In the fall of 2017, nearly 1,300 young people from across the globe gathered in Abu Dhabi for WorldSkills 2017, the world’s largest vocational competition, rolling up their sleeves to contest more than 50 categories as eclectic as cabinet-making and architectural stonemasonry. For a generation maligned for its lifestyle habits and reliance on technology – cue the image of millennials scrolling through Instagram while eating avocado toast – the WorldSkills gathering provided an opportunity for youth below the age of 25 to defy expectations by dropping the iPhones and picking up blowtorches.
Yet the biggest surprise amid the bustle of the sprawling Abu Dhabi National Exhibition Center was the robust delegation size of the host nation, the United Arab Emirates. With a notoriously bloated government sector, an economy still largely dependent on oil-based revenue, and troublingly low graduation rates, the UAE does not immediately conjure up images of a vocational or manufacturing powerhouse.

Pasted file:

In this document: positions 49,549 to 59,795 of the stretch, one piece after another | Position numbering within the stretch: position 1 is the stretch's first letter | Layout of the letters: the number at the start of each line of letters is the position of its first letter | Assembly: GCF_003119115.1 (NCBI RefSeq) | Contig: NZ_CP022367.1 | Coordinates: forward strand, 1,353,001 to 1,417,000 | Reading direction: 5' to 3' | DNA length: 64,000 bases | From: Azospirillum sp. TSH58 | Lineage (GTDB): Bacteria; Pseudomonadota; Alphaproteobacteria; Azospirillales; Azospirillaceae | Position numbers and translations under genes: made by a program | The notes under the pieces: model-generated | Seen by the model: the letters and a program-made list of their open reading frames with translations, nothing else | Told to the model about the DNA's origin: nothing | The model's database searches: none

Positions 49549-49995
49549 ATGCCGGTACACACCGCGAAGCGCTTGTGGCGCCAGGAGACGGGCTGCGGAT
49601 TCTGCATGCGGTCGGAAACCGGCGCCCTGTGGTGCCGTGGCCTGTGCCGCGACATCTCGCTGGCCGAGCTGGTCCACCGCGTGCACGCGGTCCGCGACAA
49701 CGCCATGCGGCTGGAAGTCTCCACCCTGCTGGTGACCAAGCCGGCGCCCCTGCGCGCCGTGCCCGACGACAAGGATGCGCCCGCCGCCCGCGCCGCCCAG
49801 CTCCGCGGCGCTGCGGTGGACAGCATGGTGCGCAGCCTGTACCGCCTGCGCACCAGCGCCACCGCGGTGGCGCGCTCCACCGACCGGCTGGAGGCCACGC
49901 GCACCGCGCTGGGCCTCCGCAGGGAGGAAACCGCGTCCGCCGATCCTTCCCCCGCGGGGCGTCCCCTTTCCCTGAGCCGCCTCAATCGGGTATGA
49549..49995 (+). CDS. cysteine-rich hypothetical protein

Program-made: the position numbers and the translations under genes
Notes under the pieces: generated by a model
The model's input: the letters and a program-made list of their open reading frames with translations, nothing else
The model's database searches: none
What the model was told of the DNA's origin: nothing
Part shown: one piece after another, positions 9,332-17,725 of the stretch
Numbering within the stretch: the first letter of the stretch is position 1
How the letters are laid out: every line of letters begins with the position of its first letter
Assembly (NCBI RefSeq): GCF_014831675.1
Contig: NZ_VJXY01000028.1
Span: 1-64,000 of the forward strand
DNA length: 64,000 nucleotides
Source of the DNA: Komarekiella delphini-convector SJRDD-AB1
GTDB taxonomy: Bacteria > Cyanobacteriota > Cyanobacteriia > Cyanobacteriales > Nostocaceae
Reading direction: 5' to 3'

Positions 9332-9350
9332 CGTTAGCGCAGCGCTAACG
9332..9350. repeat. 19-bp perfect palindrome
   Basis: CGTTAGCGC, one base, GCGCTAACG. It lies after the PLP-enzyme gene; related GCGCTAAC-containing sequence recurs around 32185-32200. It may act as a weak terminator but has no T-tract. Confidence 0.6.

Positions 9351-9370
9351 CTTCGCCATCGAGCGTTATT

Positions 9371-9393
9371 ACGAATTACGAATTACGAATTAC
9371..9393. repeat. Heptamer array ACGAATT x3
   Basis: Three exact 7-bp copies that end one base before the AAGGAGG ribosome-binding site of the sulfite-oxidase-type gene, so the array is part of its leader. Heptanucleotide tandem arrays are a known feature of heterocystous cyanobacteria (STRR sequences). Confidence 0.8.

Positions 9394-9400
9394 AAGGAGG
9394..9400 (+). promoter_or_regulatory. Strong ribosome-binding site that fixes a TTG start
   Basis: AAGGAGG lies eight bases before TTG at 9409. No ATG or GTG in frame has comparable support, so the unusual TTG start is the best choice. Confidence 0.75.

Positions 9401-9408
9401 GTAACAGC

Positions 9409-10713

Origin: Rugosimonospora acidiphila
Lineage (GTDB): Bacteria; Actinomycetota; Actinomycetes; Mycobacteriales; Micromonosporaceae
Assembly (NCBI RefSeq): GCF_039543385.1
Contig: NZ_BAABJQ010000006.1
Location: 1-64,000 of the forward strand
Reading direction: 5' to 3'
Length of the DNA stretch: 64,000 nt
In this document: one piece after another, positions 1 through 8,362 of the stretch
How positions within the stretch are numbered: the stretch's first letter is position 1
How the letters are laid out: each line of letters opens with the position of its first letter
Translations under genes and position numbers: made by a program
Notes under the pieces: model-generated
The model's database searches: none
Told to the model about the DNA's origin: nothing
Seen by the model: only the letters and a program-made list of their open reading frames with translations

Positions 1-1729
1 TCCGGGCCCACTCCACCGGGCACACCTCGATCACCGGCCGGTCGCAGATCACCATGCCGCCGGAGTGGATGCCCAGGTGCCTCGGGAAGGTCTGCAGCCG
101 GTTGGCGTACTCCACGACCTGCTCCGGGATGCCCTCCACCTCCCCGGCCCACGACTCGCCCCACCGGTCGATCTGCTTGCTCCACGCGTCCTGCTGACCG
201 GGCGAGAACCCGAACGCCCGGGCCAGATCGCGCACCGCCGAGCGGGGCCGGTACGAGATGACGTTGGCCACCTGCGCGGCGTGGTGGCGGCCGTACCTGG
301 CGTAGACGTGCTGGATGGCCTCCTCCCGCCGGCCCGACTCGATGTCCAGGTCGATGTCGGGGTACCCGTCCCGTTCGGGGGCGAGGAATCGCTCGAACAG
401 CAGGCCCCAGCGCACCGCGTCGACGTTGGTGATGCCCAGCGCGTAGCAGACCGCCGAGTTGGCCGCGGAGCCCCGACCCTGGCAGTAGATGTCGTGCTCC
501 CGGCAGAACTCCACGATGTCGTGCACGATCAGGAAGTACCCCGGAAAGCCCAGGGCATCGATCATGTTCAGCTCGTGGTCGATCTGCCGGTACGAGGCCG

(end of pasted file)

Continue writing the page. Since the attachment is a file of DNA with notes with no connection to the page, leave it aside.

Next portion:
Boosting private sector employment
But the 32 young Emiratis at WorldSkills 2017 showing off their dexterity in plastering and power tools – alongside the legions of friends, family, and compatriots cheering them on – marked a critical step in the UAE’s concerted effort to increase private sector employment and diversify its economy by transforming the local population’s perception of vocational work.
Hands-on careers such as manufacturing and craftsmanship retain a stigma among many Emiratis, resulting in a stark imbalance in the UAE’s workforce. According to figures released by Statistics Center Abu Dhabi in 2016, the UAE government employs more than three-quarters of its citizens – desirable posts offering high pay and minimal work hours – while only 5% of Emiratis seek employment in the private sector. These glaring employment figures result in a continued reliance on migrant labor; the United Nations’ 2017 International Migration Report stated that more than 88% of UAE residents were born outside the country.